Does Britain need a new electoral system?

“On 26th June 2017, a full 17 days after the results of the general election were declared, a deal was finally agreed between the minority Conservative government and the Democratic Unionist Party to enable the government, on a case by case basis, to get its legislation through parliament.

The results of the 2017 general election, which saw the Conservatives reduced to 318 seats despite a 5.5 percent increase in their vote share, were realised under a system designed to deliver stable, single-party governments.

On 42.4 percent, the Conservatives had not only increased their vote share (up from 36.9 percent in 2015), they had achieved the same vote share as in 1983 – a year which saw a landslide 397 Conservative MPs elected.

And yet, the Prime Minister returned to parliament having lost her majority whilst the Labour opposition drafted an alternative Queen’s Speech. First Past the Post had delivered the country neither a decisive outcome nor a stable government.

The volatility of this supposedly ‘strong and stable’ electoral system has been exposed in the last three general elections. In 2010 First Past the Post delivered us a coalition government, the first since 1945, under a system designed to produce single-party majorities. In 2015, First Past the Post gave us the most disproportionate election to date with a majority government secured by under 37 percent of the vote share.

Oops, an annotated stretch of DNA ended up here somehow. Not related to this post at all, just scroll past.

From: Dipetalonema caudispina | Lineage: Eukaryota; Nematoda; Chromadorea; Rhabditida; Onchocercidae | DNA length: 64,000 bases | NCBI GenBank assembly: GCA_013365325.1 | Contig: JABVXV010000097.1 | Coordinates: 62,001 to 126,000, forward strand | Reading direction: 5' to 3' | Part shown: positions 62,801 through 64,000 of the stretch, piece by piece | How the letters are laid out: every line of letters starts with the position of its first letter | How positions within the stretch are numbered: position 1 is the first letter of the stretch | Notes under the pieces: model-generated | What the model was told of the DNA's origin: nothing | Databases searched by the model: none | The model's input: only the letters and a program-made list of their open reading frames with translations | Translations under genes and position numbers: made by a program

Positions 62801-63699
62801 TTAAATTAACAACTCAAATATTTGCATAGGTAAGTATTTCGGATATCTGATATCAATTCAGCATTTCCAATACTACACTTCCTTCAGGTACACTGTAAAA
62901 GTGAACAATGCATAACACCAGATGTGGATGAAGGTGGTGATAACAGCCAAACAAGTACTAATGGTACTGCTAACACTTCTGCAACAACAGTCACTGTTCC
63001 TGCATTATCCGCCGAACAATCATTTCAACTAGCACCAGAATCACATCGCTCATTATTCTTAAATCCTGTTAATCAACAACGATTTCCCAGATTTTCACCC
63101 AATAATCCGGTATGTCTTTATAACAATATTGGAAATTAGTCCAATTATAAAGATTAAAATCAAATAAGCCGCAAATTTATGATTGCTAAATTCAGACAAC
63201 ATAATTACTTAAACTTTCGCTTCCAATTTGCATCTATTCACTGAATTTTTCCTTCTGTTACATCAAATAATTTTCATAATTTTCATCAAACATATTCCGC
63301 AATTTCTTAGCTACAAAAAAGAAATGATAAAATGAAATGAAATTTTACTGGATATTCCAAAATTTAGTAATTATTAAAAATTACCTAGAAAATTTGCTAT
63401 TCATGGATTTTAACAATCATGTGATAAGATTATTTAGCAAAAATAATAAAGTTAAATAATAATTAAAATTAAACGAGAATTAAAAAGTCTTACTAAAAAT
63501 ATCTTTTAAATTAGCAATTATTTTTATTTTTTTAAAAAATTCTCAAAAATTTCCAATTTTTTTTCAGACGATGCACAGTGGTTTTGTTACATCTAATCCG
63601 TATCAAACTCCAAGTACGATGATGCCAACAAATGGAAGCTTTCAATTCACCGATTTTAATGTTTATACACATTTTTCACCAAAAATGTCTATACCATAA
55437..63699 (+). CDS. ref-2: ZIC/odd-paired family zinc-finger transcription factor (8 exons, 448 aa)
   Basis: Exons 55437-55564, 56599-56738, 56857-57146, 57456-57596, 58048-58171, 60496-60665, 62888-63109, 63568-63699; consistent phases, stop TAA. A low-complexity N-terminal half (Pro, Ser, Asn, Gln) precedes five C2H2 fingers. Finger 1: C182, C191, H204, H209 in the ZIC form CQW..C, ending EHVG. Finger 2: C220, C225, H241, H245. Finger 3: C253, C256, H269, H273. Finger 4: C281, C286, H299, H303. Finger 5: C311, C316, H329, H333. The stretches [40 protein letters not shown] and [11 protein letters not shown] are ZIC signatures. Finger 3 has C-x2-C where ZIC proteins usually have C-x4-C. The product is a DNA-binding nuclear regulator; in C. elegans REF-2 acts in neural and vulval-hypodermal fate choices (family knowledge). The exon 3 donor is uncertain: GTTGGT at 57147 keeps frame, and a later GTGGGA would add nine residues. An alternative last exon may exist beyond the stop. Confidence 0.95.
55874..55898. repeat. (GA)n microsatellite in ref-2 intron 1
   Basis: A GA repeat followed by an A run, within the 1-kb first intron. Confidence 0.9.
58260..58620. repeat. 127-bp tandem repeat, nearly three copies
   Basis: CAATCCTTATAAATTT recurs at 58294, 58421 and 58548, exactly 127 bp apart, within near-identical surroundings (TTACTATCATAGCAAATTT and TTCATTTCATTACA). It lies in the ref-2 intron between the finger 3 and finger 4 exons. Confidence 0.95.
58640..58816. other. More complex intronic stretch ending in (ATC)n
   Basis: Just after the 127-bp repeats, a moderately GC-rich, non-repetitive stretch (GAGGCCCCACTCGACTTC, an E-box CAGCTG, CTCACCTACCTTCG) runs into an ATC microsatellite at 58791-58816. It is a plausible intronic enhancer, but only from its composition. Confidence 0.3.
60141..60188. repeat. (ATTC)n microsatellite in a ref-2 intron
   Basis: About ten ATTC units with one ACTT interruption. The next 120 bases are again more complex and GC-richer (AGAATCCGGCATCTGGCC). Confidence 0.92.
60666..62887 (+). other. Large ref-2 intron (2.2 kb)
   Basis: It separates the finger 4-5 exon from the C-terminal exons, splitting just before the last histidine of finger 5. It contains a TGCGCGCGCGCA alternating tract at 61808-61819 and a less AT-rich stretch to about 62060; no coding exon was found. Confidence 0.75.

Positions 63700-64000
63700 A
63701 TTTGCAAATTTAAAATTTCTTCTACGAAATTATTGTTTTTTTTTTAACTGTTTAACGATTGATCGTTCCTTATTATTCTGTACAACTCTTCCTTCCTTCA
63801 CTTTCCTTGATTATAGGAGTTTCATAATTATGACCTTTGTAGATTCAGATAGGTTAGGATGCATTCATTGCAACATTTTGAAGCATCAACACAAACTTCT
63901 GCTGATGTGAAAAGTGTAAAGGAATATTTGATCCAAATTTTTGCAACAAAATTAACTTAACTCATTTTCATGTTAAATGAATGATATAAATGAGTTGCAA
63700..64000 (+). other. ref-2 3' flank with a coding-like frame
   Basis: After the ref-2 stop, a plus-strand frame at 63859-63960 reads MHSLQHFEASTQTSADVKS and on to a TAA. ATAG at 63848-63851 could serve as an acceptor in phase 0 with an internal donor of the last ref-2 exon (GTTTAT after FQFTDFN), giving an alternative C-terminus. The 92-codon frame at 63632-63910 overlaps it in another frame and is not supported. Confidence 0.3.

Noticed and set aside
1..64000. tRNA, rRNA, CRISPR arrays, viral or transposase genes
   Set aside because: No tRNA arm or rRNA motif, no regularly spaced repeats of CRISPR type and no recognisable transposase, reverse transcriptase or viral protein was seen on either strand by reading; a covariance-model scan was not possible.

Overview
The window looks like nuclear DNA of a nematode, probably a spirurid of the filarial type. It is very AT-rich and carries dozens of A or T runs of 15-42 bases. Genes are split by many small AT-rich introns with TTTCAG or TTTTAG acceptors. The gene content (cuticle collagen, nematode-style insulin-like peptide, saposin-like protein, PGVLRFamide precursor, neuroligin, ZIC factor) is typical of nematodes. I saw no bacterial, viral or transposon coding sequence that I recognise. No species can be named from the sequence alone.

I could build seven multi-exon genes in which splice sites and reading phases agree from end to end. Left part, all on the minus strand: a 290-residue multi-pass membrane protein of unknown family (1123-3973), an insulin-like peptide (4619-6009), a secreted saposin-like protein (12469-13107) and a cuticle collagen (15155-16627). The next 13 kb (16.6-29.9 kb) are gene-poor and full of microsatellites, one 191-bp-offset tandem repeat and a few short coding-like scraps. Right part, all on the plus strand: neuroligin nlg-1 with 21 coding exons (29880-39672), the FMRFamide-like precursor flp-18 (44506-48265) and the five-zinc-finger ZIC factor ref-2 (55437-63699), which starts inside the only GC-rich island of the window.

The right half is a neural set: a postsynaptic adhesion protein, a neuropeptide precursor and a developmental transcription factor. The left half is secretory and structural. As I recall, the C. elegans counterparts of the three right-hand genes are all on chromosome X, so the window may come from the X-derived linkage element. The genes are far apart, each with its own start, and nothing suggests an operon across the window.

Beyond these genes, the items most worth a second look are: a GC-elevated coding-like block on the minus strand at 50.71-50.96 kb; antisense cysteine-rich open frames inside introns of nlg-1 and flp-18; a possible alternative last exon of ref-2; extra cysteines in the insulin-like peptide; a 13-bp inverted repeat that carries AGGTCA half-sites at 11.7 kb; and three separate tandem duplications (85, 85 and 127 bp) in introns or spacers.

Now, in 2017, despite over 80 percent of votes going to just two parties (the highest combined vote share since 1970), First Past the Post could not deliver a majority government. The 2017 general election was the third strike for First Past the Post – it’s out.”

This is the opening of a study by the Electoral Reform Society of the 2017 General Election which offers projections for the result under three different electoral systems. It is a compelling case for change – but is anyone listening and how do we effect that change?


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